For cataplexy, antidepressants can be used that increase the norepinephrine or serotonin tone (suppress the REM sleep).
A regimen of forced naps at regular intervals
The person is asked to take regular naps during the daytime so that those urges for sleep decrease and the patient may not sleep at a certain part of the day.
It is a rare disorder seen more in males and usually seen in early adolescence.
Hypersomnia – excessive sleepiness.
Hyperphagia – the patient may eat a lot.
Hypersexuality – increase in sexual activities.
Disinhibition – behaviours like aggression may be seen.
In between the episodes, the patient may be asymptomatic.
Parasomnias are disorders of partial arousal.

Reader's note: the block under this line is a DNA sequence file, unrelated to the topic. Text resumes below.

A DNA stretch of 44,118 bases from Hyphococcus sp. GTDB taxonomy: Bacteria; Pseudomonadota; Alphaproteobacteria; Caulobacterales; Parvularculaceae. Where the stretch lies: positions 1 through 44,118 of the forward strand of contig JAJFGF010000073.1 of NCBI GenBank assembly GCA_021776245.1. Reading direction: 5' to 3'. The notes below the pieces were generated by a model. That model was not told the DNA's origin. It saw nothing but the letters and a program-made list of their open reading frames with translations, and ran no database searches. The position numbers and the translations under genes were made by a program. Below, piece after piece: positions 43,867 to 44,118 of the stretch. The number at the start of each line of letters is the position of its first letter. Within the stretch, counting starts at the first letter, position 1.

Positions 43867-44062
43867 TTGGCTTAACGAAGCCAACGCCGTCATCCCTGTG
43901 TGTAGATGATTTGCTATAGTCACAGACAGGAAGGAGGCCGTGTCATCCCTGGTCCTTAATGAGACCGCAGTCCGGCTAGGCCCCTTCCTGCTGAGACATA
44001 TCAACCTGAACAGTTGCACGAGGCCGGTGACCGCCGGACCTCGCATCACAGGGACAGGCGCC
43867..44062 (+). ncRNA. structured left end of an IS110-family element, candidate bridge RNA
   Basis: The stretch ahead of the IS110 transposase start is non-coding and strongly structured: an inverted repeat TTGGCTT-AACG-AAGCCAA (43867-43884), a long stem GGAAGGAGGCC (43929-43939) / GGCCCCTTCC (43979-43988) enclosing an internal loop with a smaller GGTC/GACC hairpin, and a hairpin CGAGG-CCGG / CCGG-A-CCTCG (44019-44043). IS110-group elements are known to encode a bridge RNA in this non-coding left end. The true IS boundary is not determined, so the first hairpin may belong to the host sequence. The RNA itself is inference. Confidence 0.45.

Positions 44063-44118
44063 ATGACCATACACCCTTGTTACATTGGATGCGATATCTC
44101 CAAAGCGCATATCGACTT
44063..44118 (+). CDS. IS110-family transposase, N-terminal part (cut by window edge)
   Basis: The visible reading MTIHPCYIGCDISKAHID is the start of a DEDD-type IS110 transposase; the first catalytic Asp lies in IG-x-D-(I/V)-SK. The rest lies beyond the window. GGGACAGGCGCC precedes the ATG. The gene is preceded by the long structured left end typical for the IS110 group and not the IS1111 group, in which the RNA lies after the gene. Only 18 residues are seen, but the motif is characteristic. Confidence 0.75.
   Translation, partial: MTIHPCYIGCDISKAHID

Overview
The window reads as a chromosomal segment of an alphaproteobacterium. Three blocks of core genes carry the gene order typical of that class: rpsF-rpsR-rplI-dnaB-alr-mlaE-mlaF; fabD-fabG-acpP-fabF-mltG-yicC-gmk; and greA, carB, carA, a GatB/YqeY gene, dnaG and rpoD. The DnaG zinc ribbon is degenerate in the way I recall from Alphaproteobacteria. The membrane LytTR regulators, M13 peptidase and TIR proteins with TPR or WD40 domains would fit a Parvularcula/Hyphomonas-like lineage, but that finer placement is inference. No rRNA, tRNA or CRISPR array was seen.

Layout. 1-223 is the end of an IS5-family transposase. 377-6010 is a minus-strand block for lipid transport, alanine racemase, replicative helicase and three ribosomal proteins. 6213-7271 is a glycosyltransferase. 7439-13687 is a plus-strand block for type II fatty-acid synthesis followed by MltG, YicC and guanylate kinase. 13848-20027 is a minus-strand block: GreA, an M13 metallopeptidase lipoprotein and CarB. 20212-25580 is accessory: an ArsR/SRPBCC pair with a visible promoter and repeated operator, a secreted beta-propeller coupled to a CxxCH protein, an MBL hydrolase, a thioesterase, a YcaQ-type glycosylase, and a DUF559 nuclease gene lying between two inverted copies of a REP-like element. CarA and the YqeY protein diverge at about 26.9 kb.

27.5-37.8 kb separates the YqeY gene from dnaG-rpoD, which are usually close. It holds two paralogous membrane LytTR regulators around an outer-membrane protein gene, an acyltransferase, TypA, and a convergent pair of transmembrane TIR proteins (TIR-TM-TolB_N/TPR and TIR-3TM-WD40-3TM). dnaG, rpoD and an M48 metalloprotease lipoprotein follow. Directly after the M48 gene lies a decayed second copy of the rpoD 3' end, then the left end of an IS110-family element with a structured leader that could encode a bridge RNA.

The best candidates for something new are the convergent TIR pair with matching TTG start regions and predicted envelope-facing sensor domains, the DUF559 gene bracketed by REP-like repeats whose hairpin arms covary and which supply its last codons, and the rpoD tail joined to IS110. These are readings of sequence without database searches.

These are physiological or behavioural phenomenon that occurs during or is potentiated by sleep.
In Parasomnias, there is an overlap or intrusion of one state into the other. One state tries to intrude into the other state.
Parasomnias can be:
Usually occurs in the N3 stage (slow wave sleep).
The person may engage in some motor behaviour while the person is unconscious. E.g., the person may start moving or may be involved in some complex behaviour like opening the door and going downstairs.
These patients are difficult to awaken.
They may appear confused if awaken and react violently.
These are common in children and usually disappear after adolescence.
Many times, in these disorders, a specifier may also be added which is a sleep-related eating disorder.
They are unconscious while doing these activities.
Reassurance – as seen in many of the cases it disappears spontaneously.
Benzodiazepines may be used – they may decrease the NREM stage.
Sleep terrors/Night terrors
There is a sudden arousal with fearfulness. The person may scream or cry or there may be panic symptoms.